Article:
The sliding labor participation rate for younger workers is clear.

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The question remains how much this affects younger workers who are still suffering during this jobless recovery.

…workers 55 and under still have about 2 more million jobs to go before they recover all the jobs losses since the start of the great global depression …

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Salim Furth, “What Percent of 75-Year-Olds Are Still Working?”, The Daily Signal, March 21, 2015.

Tyler Durden, “Old vs Young: The Story Of America’s Two Labor Markets”, Zero Hedge, January 9, 2015.

March 23, 2015

College has become a very expensive entitlement

by Grace

Has a college education become a very expensive and less meaningful entitlement?

Due to government subsidies and cheerleading about the supposed benefits of additional years of formal schooling, over the last 50 years we have transformed higher education.

What had formerly been a rather inexpensive service that a small percentage of the populace thought worth striving for has been transformed into a very expensive one that’s now widely regarded as an entitlement. Thanks to government “help,” the cost of college has soared, but at the same time, academic standards have eroded and at many institutions, the curriculum has turned into a hodge-podge of narrow, trendy courses.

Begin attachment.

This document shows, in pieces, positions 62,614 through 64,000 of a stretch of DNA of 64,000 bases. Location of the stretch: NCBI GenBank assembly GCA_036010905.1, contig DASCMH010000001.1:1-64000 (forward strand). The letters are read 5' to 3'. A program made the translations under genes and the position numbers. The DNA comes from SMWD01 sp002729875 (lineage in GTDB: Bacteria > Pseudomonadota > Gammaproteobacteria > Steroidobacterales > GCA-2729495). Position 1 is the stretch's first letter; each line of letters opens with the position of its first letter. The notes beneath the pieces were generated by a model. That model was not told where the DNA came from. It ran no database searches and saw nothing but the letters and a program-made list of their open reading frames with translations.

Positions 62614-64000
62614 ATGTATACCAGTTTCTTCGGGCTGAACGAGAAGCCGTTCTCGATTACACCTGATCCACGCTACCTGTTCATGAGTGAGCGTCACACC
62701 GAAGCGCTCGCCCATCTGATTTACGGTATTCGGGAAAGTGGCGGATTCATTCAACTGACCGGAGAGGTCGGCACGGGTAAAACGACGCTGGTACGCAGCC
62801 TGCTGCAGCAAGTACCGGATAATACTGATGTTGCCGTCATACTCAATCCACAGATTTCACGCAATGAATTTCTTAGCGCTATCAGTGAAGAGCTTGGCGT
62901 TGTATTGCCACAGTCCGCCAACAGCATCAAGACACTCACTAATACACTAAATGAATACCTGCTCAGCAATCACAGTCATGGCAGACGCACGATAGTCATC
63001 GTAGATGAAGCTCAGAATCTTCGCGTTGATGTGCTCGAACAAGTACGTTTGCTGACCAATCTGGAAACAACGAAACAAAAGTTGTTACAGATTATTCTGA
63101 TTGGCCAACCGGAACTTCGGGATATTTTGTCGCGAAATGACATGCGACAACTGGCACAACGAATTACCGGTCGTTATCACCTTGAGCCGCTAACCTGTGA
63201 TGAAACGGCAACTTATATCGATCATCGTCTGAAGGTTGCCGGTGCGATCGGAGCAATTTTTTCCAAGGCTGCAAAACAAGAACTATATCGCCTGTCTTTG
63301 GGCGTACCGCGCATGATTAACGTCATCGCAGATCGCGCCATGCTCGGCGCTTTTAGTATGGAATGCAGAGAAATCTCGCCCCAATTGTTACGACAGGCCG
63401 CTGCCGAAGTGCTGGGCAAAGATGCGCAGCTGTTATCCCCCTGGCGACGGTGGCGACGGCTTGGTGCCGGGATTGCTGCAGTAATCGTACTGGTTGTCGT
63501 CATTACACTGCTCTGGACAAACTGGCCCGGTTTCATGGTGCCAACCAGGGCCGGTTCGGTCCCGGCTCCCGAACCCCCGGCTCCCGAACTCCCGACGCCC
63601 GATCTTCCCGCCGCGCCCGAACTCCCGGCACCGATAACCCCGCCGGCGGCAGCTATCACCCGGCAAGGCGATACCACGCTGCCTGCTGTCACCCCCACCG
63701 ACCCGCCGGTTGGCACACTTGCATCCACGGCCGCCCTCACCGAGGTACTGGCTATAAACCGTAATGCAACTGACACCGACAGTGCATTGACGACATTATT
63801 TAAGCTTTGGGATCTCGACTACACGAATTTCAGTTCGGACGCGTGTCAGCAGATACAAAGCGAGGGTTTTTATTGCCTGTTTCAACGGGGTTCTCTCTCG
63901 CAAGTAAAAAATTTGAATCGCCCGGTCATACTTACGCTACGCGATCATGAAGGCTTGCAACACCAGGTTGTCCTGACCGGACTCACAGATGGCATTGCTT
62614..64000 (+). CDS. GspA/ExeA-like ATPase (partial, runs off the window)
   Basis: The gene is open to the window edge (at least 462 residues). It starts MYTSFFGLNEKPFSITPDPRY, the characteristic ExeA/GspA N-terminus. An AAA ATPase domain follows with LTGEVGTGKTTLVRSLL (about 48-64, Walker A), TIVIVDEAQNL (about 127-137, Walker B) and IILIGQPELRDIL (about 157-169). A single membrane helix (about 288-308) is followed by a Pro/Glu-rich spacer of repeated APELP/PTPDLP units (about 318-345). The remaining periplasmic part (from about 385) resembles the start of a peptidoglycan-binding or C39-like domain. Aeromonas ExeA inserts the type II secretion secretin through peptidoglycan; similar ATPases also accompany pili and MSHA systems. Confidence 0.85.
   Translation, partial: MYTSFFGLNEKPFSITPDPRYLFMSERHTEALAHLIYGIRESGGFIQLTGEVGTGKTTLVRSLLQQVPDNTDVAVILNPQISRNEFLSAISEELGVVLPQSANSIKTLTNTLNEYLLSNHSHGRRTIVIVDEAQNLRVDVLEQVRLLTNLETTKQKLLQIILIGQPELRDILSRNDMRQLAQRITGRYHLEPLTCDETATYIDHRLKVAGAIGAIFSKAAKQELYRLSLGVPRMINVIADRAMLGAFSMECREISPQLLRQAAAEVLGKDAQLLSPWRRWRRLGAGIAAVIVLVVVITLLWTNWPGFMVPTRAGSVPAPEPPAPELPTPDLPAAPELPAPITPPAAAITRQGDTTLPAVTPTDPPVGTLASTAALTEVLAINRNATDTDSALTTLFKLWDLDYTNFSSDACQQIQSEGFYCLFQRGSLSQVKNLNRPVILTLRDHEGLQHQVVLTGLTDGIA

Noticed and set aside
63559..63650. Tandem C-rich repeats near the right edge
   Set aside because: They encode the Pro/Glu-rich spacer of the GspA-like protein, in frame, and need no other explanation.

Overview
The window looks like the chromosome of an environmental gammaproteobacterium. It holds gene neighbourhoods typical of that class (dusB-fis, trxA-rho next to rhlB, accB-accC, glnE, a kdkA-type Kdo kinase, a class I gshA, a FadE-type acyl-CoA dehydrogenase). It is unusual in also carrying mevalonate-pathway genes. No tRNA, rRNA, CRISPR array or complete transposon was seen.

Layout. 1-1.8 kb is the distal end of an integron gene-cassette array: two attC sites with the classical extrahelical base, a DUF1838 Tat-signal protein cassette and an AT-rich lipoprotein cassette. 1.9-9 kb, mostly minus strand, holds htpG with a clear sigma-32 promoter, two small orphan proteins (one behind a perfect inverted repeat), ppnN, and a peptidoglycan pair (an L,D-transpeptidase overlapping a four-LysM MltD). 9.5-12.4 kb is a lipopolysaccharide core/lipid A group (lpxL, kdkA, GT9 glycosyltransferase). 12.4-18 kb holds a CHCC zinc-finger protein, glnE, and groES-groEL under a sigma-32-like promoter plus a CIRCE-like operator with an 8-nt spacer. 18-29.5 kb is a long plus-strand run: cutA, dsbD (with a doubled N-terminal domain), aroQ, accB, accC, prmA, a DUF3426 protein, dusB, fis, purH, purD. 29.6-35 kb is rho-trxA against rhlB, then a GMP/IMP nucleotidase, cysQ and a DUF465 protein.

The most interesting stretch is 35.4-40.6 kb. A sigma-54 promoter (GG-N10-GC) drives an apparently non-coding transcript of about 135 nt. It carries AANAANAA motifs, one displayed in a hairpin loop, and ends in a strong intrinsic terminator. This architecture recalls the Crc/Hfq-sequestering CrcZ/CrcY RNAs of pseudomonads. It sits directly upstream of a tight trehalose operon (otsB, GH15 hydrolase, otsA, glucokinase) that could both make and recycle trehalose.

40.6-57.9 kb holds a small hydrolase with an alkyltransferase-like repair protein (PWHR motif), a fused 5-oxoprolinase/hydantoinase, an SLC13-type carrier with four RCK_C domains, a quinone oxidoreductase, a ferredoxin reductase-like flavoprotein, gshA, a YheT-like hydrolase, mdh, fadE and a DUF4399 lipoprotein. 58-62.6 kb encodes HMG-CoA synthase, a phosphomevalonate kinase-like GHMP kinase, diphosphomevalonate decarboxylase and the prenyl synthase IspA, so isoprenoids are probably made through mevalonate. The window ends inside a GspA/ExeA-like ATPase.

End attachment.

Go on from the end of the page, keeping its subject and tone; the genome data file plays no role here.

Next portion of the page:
George Leef calls it a bad case of “credentialitis”.

That is, young Americans now go to college just for whatever “access” their credentials will provide, not because they want to learn anything or because they want to acquire useful skills. Credentialitis wastes resources, burdens taxpayers, leaves many students struggling with debt, but does nothing to improve our productivity or competitiveness.

The federal government is overly involved.

Leef believes the solution is for the federal government to downsize its role.  That’s certainly not the current trend, where a newly introduced Student Aid Bill of Rights guarantees the “resources needed to pay for college” for everyone.